It’s a very surreal, personal vision. Some artists prefer not to get into the weeds with reporters and audiences, talking about what something that’s abstract “means” or is “about.” David Lynch comes to mind; he makes his film, and then it’s up to the viewer to unravel it, with no help from him. You obviously are the opposite in that regard, and so I’m wondering if you enjoy that part of the process.
I do understand Mr. Lynch’s point of view. I also want the audience to have their own experience, especially with something like NAKUSA. It is a film that I wanted to be felt more than anything else, and I do fear that explaining too much can water down the emotional experience for an audience. However, from another perspective, my work is new to people. Perhaps an audience might benefit from understanding how I work, so they understand that there are a lot of hidden meanings and symbolism. I want them to think, too! And with NAKUSA, to be haunted by it.
How have audiences responded to the film?
The response has been mostly good. There was one occasion when someone I have admired my entire life said that I showed talent but that I must have been through something terrible to want to focus on something so dismal. Yikes! The film is about trauma and what that feels like, so it isn’t a “feel good” movie. But I think it’s a feeling that is universally understood on a deep level because we are all human. I think audiences have felt the film is dark and fascinating. I’ll take it!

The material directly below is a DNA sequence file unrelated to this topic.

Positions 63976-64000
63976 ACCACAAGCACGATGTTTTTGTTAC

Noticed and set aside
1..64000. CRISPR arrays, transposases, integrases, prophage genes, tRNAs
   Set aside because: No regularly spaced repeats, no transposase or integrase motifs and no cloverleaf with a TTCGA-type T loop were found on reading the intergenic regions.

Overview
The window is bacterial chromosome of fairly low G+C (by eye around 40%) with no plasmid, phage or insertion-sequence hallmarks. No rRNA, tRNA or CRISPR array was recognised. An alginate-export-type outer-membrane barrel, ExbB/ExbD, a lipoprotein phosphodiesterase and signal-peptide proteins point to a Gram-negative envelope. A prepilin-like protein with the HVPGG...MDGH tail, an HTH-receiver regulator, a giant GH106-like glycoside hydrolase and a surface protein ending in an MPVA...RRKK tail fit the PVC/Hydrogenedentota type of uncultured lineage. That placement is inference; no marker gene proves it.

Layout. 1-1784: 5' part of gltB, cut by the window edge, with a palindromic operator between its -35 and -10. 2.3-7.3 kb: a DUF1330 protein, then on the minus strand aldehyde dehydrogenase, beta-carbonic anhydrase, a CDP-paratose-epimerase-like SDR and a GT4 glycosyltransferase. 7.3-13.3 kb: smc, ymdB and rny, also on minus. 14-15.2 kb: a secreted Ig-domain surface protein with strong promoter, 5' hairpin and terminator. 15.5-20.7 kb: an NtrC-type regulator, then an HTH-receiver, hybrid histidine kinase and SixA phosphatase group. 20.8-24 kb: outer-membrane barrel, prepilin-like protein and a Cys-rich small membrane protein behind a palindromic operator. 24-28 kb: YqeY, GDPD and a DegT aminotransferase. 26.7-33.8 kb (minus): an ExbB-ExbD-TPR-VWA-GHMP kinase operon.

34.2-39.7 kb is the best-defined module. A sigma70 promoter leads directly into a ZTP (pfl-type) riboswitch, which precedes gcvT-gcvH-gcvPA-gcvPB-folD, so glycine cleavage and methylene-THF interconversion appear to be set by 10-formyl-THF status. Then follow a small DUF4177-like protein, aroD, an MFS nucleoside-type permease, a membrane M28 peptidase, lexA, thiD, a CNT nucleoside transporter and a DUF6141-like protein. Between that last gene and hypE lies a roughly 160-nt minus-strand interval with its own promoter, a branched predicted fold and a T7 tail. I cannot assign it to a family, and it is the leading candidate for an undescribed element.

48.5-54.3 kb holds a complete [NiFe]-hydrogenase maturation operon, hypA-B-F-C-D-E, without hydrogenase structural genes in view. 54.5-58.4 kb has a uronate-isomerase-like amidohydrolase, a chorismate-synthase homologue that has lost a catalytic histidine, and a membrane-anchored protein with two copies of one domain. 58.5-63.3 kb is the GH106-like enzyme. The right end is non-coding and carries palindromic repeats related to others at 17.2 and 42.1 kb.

Most of our readers will surely be at least familiar with your father’s body of work, and I’m wondering what you learned from him as a filmmaker and artist yourself, either from seeing the films or from hearing him talk about his work. Actually, we should include your mom, too, as they were both in the industry.
I was born after the bulk of my father’s career, and he was mostly retired. But, by example and although never directly discussed, my father taught me to be fearless. I don’t think he ever made a film to “be successful,” but rather as a need to express or explore issues that were important to him. He never had any fear, even in death. He was so brave and unafraid to speak his truth through his work and life. I feel that fearless quality has inspired me and been a guiding light. As a result, I feel ready to put my authentic work out into the world no matter how it is received.
My mother is one of the strongest people I know. She gets grossly overlooked because of my father’s fame, but she is equally as amazing in her own way. She is a Golden Globe-winning actress and Emmy nominee. She has taught me more about acting than any of the very prestigious conservatories I attended. She is also amazing with people. Everyone loves her and she just knows the art of persuasion. I’m not sure I’m as good as she is at that, but I’m trying to learn. She is also kind and generous, which shines through in everything she does, which has inspired me to try to do the same.
What are the current challenges in the film industry? What’s the state of things, basically, from your perspective?